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LightSquared deals with continued GPS interference  (Source:
U.S. officials say no additional testing is needed to prove the existence of harmful interference

A recent government study found that the LightSquared Inc. wireless service interrupted 75 percent of global-positioning system (GPS) receivers.

LightSquared Inc. is a company looking to offer a wholesale 4G LTE wireless broadband communications network with satellite coverage in the United States. It was founded by Philip Falcone and has had interference issues for years now. Just this year alone, interference concerns were raised by the National Telecommunications and Information Administration (NTIA), USAF Space Command, and the U.S. GPS Industry Council.

Now, a test conducted by the U.S. government has shown that 69 of 92 (75 percent) of receivers experienced "harmful interference" at the equivalent of 100 meters from a LightSquared base station. It was deemed that millions of GPS units were incompatible with the LightSquared service, and it could affect cars, planes, boats and tractors.

The test was performed from October 31 to November 4 for the National Space-Based Positioning, Navigation and Timing (PNT) Systems Engineering Forum, which advises policy makers about GPS issues. The Department of Defense and the Federal Aviation Administration took part in the testing, as well as companies like Garmin Ltd., Trimble Navigation Ltd., Deere & Co., and General Motor Co.'s OnStar unit.

"LightSquared signals caused harmful interference to majority of GPS receivers tested," said U.S. officials in a draft prepared for the review of the LightSquared proposal. "No additional testing is required to confirm harmful interference exists."

LightSquared has proposed that it operate at a reduced power than the levels used during the testing. With low power usage, LightSquared believes its services would only affect 10 percent of devices.

Sources: Business Week, SlashGear

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RE: 10% ???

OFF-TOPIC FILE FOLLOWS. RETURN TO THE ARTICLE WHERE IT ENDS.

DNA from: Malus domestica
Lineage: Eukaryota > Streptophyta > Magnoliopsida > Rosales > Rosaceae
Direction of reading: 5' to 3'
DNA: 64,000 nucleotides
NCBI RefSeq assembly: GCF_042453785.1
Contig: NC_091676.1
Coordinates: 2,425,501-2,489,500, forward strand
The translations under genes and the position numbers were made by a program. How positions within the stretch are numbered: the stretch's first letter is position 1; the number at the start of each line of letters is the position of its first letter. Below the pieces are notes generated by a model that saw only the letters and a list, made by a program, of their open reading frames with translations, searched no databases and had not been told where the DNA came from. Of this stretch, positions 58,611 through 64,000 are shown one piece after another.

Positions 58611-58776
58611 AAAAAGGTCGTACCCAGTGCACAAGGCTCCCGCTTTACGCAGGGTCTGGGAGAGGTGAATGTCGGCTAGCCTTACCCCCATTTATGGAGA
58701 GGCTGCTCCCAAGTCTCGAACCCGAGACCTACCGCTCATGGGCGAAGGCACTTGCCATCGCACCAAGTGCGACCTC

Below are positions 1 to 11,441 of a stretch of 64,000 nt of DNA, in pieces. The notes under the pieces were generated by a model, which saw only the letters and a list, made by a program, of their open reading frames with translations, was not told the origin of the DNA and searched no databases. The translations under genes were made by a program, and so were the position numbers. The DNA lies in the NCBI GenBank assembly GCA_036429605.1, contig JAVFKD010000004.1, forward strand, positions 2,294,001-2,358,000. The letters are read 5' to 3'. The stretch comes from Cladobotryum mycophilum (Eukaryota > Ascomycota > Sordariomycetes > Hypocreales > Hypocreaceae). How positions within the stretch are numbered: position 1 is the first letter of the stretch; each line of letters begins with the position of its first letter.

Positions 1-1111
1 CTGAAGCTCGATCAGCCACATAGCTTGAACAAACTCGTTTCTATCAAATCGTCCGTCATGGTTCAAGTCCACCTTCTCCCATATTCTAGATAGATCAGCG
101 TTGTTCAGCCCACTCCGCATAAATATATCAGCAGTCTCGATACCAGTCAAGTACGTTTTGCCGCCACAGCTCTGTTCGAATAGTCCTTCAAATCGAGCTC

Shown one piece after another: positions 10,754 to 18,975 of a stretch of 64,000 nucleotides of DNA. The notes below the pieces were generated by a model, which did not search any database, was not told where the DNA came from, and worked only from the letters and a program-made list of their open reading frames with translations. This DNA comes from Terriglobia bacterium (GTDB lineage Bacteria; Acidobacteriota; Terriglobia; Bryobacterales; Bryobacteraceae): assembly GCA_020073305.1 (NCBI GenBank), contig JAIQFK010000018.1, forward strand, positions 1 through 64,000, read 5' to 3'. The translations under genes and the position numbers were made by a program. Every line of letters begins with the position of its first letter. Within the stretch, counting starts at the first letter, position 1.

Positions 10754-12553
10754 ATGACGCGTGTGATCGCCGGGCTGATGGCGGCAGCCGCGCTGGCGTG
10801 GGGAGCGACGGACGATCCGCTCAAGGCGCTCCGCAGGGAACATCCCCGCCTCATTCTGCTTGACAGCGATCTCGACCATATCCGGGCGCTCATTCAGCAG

By Solandri on 12/12/2011 5:35:44 PM , Rating: 4
What you're missing is that if the GPS folks had played by the rules and used proper filtering in the first place, this wouldn't be an issue. But when GPS began there was no LightSquared, so they cheaped out on the filters since there was nothing there to filter.

No. The spectrum owned by LightSquared was originally used by Inmarsat to communicate with satellites. The satellite signals were about as weak as GPS signals. And the ground station broadcasts to satellites were highly directional. Other bands in that spectrum were reserved for amateur communications to satellites, so again, a similar type of use.

GPS receivers were designed with filters adequate to remove this low level of noise at those frequencies. In 2004 LightSquared got permission from the FCC to repurpose the spectrum for land-based cellular data services. Essentially, the FCC gave them permission to blast away at those frequencies at energy levels thousands of times higher than originally allowed, omnidirectionally instead of pointed straight up. This is what's causing the interference with GPS. The GPS receivers at the time were designed to filter out the FCC-mandated maximum level of noise from those adjacent frequencies. It's the FCC (at LightSquared's behest) which raised those maximums far beyond levels where existing equipment can cope.

Also, many electrical engineers in the industry have come forward to state unequivocally that the frequencies are so close and LightSquared's proposed broadcast signal strengths so high that it is literally impossible to filter it out so that there is no degradation of GPS service. The units which fared well in the test are probably bigger units with better antennas and more power for electronic filtering and signal processing. If LightSquared's project goes live, you can probably kiss the GPS in your phone goodbye.

RE: 10% ???
By knutjb on 12/13/2011 1:01:34 AM , Rating: 2
The units which fared well in the test are probably bigger units with better antennas and more power for electronic filtering and signal processing. If LightSquared's project goes live, you can probably kiss the GPS in your phone goodbye.
What about those in cars, boats, or worse yet aircraft. Changing these kind of standards in such a rushed manner is dubious at best but prevent drilling for oil or running a pipeline without an extra decade just to make sure it's safe. Hmm....

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